On my way home from work yesterday, I popped into the supermarket and found myself walking across Sainsbury’s car park, behind two ladies wearing hijabs. As we approached the entrance, a woman walking out of the store, acknowledged the ladies in front of me, smiled brightly and said ‘good evening’.
The ladies turned to each other and looked surprised. Perhaps they were just surprised that an apparent stranger had gone out of her way to be so pointedly friendly. Perhaps it was this lady’s way (in light of recent political tensions) of making a positive point.
Whatever it was, the incident stuck with me and I kept thinking about it all night.
There’s no doubt we’re living in challenging times. We seem to be surrounded by bad news, violence and acts of indiscriminate xenophobia. I read the news and worry about the rage which seems to be bubbling up in people’s hearts, across all kinds of politics. More than ever, we seem to assume the worst in people, judge them by their skin colour or what they’re wearing, or even how they voted. My social media feeds are full of people shouting, ranting, making assumptions;
Remainers are blind idiots.
Leave voters are stupid racists.
Labour members are lefty socialists who want to destroy the country.
Tories are rich fascists who (also) want to destroy the country.
This online rage seems to be spilling over into real life too. In the last week, I’ve witnessed pals nearly lose years of loyal friendship, over a disagreement about a referendum. I read the news and it feels like there’s increasing levels of selfishness and a culture which seems addicted to assuming the worst in others.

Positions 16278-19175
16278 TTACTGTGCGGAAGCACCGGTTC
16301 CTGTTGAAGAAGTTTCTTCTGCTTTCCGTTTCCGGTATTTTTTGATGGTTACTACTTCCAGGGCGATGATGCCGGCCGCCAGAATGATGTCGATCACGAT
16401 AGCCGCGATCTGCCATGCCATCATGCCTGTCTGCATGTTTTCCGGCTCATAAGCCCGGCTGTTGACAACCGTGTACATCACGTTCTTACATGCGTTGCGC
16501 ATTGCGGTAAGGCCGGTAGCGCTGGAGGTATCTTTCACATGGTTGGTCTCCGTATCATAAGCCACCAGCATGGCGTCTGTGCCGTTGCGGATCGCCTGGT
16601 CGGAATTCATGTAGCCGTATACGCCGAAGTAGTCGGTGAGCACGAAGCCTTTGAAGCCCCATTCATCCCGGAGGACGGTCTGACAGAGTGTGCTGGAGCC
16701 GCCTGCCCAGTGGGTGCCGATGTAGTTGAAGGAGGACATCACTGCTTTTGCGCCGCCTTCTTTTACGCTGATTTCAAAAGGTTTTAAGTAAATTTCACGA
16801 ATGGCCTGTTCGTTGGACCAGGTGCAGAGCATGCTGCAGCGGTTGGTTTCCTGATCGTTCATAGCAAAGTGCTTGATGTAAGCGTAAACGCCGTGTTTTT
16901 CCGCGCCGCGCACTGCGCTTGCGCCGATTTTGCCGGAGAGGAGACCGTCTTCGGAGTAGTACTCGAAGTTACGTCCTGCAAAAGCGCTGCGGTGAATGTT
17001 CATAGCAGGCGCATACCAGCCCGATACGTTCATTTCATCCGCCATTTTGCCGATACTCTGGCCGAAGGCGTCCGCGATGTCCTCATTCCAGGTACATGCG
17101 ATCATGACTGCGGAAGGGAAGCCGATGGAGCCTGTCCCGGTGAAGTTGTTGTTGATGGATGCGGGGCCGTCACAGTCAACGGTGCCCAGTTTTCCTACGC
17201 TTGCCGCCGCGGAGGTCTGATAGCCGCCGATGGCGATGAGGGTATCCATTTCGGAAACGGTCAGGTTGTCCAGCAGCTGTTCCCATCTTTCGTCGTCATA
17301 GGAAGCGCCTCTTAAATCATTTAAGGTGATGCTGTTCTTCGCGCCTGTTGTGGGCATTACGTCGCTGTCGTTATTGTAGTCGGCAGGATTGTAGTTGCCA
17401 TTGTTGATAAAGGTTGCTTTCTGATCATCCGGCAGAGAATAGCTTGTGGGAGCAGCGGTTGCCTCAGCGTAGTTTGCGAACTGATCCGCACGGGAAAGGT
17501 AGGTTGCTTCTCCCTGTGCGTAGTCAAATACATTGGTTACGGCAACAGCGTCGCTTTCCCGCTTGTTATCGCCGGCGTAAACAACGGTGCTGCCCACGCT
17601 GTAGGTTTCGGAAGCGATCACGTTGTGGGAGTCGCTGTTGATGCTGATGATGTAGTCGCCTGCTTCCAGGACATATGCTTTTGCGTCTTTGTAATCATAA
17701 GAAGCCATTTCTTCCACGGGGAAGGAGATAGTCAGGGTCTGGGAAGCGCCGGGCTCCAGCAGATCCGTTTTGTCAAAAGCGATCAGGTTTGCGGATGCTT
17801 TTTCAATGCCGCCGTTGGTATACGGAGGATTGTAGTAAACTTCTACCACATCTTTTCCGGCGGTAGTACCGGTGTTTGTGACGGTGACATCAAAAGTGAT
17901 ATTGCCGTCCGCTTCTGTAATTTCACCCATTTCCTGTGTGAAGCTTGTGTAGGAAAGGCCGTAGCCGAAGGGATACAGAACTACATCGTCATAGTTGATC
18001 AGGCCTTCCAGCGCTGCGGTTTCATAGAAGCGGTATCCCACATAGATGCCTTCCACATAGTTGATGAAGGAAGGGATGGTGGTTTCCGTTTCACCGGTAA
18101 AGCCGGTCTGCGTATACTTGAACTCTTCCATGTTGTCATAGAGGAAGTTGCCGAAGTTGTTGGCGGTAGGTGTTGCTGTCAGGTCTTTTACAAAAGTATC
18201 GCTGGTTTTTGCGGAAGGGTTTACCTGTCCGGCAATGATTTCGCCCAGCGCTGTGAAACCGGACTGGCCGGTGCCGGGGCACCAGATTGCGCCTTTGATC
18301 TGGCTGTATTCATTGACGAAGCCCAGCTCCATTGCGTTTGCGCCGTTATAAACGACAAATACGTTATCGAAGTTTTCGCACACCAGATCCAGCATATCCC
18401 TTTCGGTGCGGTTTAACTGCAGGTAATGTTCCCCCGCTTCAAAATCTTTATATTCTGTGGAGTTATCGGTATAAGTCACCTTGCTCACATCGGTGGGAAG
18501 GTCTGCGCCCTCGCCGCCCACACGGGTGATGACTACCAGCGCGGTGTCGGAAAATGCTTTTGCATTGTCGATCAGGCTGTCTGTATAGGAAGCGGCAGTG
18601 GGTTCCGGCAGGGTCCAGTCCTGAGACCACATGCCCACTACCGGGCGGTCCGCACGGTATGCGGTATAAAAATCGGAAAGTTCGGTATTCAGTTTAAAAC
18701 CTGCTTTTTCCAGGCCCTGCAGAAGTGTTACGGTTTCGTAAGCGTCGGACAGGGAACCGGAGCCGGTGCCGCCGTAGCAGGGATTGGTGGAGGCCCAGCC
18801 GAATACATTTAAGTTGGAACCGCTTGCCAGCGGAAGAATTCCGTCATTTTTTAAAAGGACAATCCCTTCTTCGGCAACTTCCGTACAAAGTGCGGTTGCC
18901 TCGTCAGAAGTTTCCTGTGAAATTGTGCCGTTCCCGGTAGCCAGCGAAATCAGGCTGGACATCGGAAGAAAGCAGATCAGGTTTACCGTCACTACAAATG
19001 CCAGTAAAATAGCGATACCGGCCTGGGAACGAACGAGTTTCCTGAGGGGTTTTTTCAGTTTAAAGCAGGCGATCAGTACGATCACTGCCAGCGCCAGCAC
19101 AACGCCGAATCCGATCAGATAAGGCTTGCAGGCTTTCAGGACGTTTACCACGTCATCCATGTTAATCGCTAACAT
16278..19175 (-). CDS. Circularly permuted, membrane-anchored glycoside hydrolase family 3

Or maybe we’ve just forgotten how to be kind.
Kindness doesn’t have to be a sweeping, grand gesture of generosity. It can be acknowledging people as you walk past them. It can be chatting to (and making eye contact) with the person who works behind a till. It can be diffusing a screaming match on Facebook with a few gracious words.
Kindness is hard to do, but it goes an incredibly long way. Kindness helps to stabilise situations, it helps to bring light into darkened rooms. It helps others to feel like they’re not alone.
Watching a small act of kindness in a supermarket car park last night made me think about what I can do, to be kinder to people I meet or walk past every day.
There’s no spiritual or Biblical point here – just a simple reminder to myself, to be kind.
Choose kindness before judgement. Choose to believe the best, not the worst. Choose to de-escalate not inflame.
A little kindness from us all, could actually change the world.